Hansel And Gretel
A Fairytale in three pictures by ADELHEID WETTE.
Music by ENGELBERT HUMPERDINCK.
After a long period of "Sturm und Drang" we have an opera so fresh and
simple, that any child will delight in it! It not only captivates
children and people of simple tastes; but, the most blases must
acknowledge its charms. No thrilling drama, but a simple fairytale,
known in every nursery has achieved this wonder. It is a revelation.
True music finds its way to the hearts, and how wonderfully refreshing
are these simple nursery songs, recalling days of sweet childhood, how
droll and truly realistic are these children in their natural and
naive sauciness! Here is no display of human passions; simply and
clearly the old fairytale goes on, embellished by the masterly way in
which the musician handles the modern orchestra.
The first act represents the miserable little hut of a broom-maker.
Hansel is occupied in binding brooms, Gretel is knitting and singing
old nursery-songs, such as "Susy, dear Susy, what rattles in the
straw." Both children are very hungry, and wait impatiently for the
arrival of their parents. Hansel is particularly bad-tempered, but the
merry and practical Gretel finding some milk in a pot, soon soothes his
ruffled feelings by the promise of a nice rice-pap in the evening.
Forgetting work and hunger, they begin to dance and frolic, until they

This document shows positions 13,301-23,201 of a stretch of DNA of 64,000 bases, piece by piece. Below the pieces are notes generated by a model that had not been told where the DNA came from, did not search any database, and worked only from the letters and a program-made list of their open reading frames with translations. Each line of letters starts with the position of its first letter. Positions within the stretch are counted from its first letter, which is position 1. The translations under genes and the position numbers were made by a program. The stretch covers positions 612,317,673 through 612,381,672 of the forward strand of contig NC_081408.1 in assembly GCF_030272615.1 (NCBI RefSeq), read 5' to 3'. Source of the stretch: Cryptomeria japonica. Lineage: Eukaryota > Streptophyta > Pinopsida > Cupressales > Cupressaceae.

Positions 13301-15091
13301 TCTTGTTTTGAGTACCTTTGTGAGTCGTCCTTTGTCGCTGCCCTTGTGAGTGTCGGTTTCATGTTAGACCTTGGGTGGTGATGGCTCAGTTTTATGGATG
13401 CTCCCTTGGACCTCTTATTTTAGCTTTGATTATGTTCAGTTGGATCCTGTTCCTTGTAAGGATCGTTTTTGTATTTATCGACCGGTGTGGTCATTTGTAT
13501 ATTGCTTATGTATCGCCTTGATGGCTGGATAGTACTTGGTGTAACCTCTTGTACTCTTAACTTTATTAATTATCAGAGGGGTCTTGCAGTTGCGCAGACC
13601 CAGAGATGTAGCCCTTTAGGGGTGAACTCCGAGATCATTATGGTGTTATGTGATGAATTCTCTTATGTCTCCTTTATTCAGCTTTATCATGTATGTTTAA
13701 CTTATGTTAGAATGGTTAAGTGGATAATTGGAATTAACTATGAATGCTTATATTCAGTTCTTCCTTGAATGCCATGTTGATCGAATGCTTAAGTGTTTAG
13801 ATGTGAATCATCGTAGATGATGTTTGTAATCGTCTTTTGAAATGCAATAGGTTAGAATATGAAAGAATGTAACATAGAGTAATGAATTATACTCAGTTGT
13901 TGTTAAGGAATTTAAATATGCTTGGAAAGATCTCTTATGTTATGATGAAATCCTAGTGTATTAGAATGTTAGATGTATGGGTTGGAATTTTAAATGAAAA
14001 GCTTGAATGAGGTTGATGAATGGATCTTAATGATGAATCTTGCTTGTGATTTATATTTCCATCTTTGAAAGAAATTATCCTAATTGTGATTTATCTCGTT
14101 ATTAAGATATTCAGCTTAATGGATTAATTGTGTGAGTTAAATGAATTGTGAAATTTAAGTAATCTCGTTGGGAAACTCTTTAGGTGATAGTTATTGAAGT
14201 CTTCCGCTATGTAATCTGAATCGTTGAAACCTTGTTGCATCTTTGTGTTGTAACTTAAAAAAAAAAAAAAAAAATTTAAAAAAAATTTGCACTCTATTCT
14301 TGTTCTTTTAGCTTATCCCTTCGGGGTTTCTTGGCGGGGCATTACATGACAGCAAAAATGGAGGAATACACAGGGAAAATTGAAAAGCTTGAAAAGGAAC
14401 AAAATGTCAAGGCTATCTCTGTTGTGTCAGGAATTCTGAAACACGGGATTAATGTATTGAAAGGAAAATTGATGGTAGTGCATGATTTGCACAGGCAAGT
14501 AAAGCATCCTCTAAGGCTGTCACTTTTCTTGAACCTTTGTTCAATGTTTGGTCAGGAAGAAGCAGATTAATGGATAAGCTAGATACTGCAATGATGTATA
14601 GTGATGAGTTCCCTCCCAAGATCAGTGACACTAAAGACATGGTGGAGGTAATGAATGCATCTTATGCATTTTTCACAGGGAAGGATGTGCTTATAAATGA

roll on the ground together. At this moment their mother enters, and
seeing the children idle, her wrath is kindled, and she rushes at them
with the intention of giving them a sound whipping. Alas instead of
Hansel she strikes the pot and upsets the milk. The mother's vexation
cools and only sorrow remains, but she quickly puts a little basket
into Gretel's hands, and drives the children away, bidding them look
for strawberries in the woods. Then sinking on a chair utterly
exhausted, she falls asleep. She is awakened by her husband, who comes
in singing and very gay. She sees that he has had a drop too much and
is about to reproach him, but the words die on her lips, when she sees
him unfold his treasures, consisting of eggs, bread, butter and coffee.
He tells her that he has been very fortunate at the church-ale
(Kirmes), and bids her prepare supper at once. Alas, the pot is
broken, and the mother relates, that finding the children idle, anger
got the better of her, and the pot was smashed to pieces. He
goodnaturedly laughs at her discomfiture, but his merriment is changed
to grief, when he hears that their children are still in the forest,
perhaps even near the Ilsenstein, where the wicked fairy lives, who
entices children in order to bake and devour them. This thought so
alarms the parents that they rush off, to seek the children in the
The second act is laid near the ill-famed Ilsenstein. Hansel has
filled his basket with strawberries, and Gretel is winding a garland of
red hips, with which Hansel crowns her. He presents her also with a
bunch of wild flowers and playfully does homage to this queen of the
woods. Gretel enjoying the play, pops one berry after another into her
brother's mouth; then they both eat, while listening to the cuckoo.
Before they are aware of it, they have eaten the whole contents of the
basket and observe with terror, that it has grown too dark, either to
look for a fresh supply, or to find their way home. Gretel begins to